January 8, 2003: These are composite images of the galaxy 0313-192, the first spiral galaxy known to be producing a giant radio-emitting jet. The image at left represents two views of the galaxy that astronomers have combined into one photograph. The view of the galaxy and its surrounding environment was taken by the Hubble Space Telescope's Advanced Camera for Surveys. The red material in the image represents the radio-emitting jet, which was taken by the Very Large Array. The galaxy is seen edge-on. At right is a close-up of the Hubble telescope image. Another red overlay from a higher-resolution Very Large Array picture shows the inner portion of the jet.See the rest:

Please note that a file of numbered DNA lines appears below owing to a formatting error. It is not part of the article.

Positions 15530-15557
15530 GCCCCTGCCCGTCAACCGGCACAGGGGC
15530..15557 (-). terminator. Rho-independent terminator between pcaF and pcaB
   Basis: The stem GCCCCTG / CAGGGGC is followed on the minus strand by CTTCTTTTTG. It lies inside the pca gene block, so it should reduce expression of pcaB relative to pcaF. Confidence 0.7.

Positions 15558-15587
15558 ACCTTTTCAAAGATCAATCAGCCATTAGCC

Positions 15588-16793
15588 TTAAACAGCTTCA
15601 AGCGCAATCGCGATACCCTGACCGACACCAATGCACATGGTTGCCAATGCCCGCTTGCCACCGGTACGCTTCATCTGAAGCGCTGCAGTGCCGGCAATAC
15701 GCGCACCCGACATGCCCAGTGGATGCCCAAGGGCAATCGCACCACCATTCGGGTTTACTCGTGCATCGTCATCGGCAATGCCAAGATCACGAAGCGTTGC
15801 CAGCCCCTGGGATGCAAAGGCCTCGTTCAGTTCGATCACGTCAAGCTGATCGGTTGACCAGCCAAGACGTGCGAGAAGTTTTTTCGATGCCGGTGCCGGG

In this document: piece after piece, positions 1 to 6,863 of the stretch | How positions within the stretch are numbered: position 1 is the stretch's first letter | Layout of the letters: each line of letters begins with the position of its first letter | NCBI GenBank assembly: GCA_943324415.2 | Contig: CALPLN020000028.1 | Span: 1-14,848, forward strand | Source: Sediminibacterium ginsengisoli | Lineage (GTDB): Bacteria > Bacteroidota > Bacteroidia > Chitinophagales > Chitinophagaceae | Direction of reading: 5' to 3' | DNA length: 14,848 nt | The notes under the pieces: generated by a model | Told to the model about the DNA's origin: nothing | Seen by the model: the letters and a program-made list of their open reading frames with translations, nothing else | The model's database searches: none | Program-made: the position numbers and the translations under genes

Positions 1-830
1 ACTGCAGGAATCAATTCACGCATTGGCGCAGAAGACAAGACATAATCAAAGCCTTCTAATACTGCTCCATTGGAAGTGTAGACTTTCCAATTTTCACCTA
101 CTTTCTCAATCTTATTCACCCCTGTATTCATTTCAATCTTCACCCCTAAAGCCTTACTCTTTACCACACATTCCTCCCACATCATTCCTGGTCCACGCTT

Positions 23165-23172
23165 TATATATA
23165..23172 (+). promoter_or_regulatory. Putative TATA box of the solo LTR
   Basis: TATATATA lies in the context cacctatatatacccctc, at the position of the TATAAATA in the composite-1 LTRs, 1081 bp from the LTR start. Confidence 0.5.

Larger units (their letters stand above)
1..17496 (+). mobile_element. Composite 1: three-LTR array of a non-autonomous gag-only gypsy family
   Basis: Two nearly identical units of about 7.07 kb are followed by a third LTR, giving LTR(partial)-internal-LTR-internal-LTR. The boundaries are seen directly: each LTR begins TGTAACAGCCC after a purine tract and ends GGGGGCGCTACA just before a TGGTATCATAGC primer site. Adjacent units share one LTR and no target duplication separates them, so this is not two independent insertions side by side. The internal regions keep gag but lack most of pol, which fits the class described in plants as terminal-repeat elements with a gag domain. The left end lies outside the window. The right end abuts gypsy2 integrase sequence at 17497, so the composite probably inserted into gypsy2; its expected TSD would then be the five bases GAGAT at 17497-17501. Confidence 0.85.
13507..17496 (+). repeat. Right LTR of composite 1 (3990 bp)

The Advanced Camera for Surveys aboard the Hubble telescope produced a richly detailed image of the galaxy, showing that it is a dust-rich spiral seen almost exactly edge-on. The complex vertical structure of the absorbing dust and the blue star-forming regions confirm the spiral nature of the galaxy.
Until now, astronomers had found giant radio-emitting jets coming from elliptical galaxies or galaxies in the process of merging. Astronomers believe such jets originate at the cores of galaxies, where supermassive black holes provide the tremendous gravitational energy to accelerate particles to nearly the speed of light. Magnetic fields twisted tightly by spinning disks of material being sucked into the black hole are presumed to narrow the speeding particles into thin jets, like a nozzle on a garden hose.
Credit: NASA, W. Keel (University of Alabama), M. Ledlow (Gemini Observatory), F. Owen (NRAO) and AUI/NSF